There's a New Menu on the OM-1 too

The menu system on Olympus cameras has met with criticism in the past, partly because it was necessarily complex; the massive number of customizable functions were the reason. Consequently, the menu screen configuration has been completely redesigned. Menu items have been split, merged, and reclassified, with simplified descriptions, making it easier to find the desired functions, and changing settings should be easier for first-time users. This makes sense as there are ever-increasing numbers of photographers migrating away from heavier, more cumbersome systems. Hints on the screen will not only tell you what a particular menu does, but why one is grayed out.

Two New M.Zuiko Professional Lenses Announced Too

It doesn’t stop there. OM Systems have released two new professional zoom lenses: M.Zuiko Digital ED 12-40mm f/2.8 PRO II and M.Zuiko Digital ED 40-150mm f/4.0 PRO.

Both lenses offer the same IP53 weather resistance as the new ON-1 body and are also operable to -10°C. In addition to water, oil, and dust repellence, the new fluorine coating on the lens front elements reduces friction, making them easier to clean with a blower

The shorter zoom lens offers improved optical performance on the Mark I version, which is a favorite of many Olympus shooters. It has a fixed maximum aperture of f/2.8.

This model uses an optical design with 14 elements in 9 groups (1 EDA lens, 2 aspherical lens, 1 DSA lens, 2 ED lens, 1 HD lens, 2 HR lens) with 4 aspherical lenses including a DSA lens effectively placed to achieve a compact, lightweight form and superior depictive performance of an M.Zuiko PRO lens.

Designed to give the best quality when using the High Res Mode on the OM-1, it is said to effectively compensate for aberrations that occur when zooming, results in high resolution from the center to the edges of the frame across the entire zoom range. It has a close-up shooting performance with a maximum image magnification of 0.6 x 1, and it supports the OM-1’s in-camera focus stacking.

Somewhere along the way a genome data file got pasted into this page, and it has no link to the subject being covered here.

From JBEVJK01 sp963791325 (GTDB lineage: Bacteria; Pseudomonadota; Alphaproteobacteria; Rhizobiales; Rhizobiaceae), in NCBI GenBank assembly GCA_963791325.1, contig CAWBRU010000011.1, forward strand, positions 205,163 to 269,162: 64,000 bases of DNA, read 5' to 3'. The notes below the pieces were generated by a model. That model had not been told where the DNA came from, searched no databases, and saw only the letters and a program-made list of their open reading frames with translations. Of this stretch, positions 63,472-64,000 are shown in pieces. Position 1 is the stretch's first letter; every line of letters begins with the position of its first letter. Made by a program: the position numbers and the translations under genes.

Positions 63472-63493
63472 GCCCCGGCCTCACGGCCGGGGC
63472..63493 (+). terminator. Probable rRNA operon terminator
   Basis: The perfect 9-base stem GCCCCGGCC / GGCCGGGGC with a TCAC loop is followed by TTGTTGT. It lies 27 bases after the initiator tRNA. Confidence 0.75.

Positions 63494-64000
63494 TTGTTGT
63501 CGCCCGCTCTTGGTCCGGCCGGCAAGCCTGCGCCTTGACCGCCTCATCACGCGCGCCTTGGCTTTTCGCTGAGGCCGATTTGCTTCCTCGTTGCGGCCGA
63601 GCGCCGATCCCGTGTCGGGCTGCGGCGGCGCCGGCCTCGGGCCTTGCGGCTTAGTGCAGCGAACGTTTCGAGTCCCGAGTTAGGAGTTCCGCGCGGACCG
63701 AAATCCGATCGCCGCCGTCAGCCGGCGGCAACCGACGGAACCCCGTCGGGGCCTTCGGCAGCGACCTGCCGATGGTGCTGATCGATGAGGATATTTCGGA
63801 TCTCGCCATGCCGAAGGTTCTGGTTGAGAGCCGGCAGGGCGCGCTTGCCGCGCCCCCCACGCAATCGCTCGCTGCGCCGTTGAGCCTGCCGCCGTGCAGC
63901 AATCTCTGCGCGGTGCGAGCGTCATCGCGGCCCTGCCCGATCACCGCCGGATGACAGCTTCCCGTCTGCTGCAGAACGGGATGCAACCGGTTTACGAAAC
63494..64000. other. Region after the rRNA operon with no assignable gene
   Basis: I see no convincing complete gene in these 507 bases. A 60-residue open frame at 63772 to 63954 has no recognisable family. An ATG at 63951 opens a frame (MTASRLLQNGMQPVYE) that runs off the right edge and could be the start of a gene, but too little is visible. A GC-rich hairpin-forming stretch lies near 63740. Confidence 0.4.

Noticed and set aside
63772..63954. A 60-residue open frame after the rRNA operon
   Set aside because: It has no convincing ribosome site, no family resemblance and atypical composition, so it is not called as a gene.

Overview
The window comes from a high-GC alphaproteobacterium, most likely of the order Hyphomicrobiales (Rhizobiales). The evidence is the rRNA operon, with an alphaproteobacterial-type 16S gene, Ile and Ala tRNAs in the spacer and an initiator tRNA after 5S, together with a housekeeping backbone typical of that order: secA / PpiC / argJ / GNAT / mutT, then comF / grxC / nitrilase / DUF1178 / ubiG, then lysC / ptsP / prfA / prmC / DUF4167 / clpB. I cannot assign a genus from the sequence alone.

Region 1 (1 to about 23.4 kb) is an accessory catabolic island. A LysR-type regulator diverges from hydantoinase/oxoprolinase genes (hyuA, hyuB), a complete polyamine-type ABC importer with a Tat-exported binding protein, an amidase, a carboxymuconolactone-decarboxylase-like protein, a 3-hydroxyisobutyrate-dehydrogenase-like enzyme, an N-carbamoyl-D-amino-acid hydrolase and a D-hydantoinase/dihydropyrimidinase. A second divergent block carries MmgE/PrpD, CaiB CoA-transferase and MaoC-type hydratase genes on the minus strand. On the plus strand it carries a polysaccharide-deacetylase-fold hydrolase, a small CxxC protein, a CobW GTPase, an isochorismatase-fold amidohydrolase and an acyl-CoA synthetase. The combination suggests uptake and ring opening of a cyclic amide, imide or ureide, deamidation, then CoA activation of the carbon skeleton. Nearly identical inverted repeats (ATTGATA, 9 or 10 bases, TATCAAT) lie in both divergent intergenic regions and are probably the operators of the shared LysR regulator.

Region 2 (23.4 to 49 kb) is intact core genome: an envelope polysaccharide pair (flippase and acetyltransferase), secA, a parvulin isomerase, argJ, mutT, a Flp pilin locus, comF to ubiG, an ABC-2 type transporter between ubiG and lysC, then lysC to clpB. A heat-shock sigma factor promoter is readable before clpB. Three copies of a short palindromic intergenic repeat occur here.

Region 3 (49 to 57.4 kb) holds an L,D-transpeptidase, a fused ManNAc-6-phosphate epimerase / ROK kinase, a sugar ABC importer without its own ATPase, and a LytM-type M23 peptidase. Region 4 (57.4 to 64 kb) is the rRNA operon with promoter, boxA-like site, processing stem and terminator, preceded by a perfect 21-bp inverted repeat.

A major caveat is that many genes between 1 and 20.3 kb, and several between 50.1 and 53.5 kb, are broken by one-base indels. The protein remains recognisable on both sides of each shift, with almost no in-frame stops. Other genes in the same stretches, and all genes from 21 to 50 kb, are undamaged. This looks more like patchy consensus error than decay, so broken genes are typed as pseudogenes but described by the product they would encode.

Meanwhile, the 40-150mm f/4.0 PRO is a compact, lightweight mid-range telephoto lens that claims to be the most compact, lightweight model of its kind, with a fixed aperture of f/4.0. It’s only 99.4 mm long (124 mm long when in use) and weighs just 382 g. Considering this gives the equivalent angle of view as an 80-300 mm lens on a full frame camera, this is a compact and lightweight professional-grade lens that is comparatively tiny. It also has a close focusing distance, 70 cm this time, with maximum image magnification of 0.41 x.

Availability and Pricing of the OM-1 and New Lenses

The cameras and lenses will all be available at the beginning of March, and there are offers available on the pre-orders.

  • OM-1 Body Only: $2,199.99 USD; $2,799.99 CAD; €2199.99 Euros; £1,999.99 GBP
  • OM-1 Kit with M.Zuiko Digital ED 12-40mm F2.8 PRO II: $2,799.99 USD; $3,599.99 CAD; €2799.99 Euros; £2499.99 GBP
  • M.Zuiko Digital ED 12-40mm F2.8 PRO II: $999.99 USD; $1,299.99 CAD; €999.99 Euros; £899.99 GBP
  • M.Zuiko Digital ED 40-150mm F4.0 PRO: $899.99 USD; $1,149.99 CAD; €899.99 Euros; £799.99 GBP
  • HLD-10 Power Battery Holder: $349.99 USD; $449.99 CAD; €249.99 Euros; £319.99 GBP
  • BLX-1 Lithium Ion Battery: $99.99 USD; $129.99 CAD; £79.99 GBP